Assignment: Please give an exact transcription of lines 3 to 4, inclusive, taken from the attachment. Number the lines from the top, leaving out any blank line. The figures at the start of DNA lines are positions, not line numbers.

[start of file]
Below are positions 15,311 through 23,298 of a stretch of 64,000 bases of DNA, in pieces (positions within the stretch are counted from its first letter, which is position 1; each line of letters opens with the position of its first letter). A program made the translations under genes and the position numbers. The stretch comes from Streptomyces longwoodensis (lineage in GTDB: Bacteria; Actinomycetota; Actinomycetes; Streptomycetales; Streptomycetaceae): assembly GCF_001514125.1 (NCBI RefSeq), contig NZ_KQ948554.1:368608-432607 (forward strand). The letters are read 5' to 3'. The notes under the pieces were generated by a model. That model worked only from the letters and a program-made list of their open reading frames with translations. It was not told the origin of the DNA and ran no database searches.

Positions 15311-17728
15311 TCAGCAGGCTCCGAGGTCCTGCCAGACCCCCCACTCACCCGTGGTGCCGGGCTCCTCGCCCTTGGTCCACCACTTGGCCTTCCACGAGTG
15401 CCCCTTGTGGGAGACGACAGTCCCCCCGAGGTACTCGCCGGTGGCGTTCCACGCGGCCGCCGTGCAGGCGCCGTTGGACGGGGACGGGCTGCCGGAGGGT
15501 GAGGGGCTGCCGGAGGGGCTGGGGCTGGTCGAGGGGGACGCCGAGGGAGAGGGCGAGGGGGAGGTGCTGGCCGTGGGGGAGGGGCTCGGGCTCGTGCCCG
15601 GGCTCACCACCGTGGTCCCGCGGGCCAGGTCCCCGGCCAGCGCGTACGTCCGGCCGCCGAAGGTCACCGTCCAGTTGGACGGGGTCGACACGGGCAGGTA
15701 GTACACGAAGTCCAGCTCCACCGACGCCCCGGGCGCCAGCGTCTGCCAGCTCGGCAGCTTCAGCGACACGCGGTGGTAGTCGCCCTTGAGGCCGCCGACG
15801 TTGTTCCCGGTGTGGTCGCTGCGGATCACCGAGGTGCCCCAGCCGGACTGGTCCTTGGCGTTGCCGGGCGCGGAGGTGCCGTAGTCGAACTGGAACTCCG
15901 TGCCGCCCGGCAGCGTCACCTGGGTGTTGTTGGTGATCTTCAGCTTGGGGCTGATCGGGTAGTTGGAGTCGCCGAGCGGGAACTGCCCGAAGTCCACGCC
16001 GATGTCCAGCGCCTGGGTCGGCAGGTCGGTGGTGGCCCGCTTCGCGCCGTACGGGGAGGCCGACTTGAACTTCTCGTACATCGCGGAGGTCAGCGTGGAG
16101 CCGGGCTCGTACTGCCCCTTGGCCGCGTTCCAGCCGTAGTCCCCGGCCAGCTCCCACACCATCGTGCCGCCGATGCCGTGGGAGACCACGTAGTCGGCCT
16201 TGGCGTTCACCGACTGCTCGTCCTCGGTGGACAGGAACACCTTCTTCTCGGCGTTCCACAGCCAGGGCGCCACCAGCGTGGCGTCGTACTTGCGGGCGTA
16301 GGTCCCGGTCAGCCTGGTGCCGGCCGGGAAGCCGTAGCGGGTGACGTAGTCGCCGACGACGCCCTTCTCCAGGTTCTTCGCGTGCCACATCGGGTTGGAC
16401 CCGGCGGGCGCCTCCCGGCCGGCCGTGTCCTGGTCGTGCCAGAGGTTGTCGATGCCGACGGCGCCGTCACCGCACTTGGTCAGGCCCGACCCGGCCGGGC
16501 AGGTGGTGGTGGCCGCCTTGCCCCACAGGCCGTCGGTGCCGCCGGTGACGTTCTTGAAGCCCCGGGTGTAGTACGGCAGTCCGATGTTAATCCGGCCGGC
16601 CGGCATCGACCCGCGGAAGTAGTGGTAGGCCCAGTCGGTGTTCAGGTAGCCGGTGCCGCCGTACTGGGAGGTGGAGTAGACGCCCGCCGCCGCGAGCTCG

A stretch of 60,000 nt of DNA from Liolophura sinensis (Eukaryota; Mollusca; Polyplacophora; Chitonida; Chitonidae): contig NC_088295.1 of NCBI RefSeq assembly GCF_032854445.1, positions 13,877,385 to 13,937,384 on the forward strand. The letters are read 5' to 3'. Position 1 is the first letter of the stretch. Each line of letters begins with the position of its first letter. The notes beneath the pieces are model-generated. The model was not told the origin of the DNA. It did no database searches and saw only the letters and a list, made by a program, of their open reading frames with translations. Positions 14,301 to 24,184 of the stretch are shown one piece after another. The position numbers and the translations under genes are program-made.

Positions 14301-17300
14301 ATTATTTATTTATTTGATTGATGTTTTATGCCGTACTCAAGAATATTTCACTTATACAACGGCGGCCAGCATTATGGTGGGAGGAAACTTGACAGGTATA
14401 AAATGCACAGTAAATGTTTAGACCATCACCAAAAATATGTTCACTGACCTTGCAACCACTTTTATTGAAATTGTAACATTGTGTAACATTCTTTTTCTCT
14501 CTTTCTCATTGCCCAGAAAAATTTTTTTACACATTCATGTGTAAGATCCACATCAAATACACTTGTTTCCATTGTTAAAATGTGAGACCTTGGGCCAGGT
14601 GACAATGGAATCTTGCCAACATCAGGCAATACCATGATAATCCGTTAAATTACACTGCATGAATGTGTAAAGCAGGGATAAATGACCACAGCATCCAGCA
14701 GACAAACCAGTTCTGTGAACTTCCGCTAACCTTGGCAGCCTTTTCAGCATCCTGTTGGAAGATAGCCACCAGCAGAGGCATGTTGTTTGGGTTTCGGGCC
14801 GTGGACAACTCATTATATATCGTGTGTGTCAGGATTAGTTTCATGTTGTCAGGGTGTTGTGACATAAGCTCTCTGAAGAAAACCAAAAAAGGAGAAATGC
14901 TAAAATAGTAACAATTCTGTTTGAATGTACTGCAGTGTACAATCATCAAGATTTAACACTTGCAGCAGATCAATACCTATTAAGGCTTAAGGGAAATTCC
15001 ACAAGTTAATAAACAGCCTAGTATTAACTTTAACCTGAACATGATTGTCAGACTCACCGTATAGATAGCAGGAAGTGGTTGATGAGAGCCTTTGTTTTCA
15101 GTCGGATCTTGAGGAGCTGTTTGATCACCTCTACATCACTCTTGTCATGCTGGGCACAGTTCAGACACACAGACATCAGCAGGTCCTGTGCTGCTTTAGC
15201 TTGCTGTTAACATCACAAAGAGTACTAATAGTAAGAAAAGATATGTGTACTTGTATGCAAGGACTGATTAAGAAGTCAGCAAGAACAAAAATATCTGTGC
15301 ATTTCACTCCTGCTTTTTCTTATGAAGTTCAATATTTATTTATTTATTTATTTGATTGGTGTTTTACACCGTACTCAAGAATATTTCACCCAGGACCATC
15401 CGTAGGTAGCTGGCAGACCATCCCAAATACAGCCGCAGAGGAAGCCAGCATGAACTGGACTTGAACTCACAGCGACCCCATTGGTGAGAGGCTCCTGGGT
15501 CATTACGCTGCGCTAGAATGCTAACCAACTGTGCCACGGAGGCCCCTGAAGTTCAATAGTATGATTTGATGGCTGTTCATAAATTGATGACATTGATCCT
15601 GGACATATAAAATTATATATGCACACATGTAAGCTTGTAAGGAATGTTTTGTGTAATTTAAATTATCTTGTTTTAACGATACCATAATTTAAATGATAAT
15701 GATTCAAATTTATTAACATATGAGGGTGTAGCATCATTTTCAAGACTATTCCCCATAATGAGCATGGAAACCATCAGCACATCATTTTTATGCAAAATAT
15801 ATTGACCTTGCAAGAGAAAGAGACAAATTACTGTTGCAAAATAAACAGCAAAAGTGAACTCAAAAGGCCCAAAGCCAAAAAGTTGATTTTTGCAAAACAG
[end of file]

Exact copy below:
15311 TCAGCAGGCTCCGAGGTCCTGCCAGACCCCCCACTCACCCGTGGTGCCGGGCTCCTCGCCCTTGGTCCACCACTTGGCCTTCCACGAGTG
15401 CCCCTTGTGGGAGACGACAGTCCCCCCGAGGTACTCGCCGGTGGCGTTCCACGCGGCCGCCGTGCAGGCGCCGTTGGACGGGGACGGGCTGCCGGAGGGT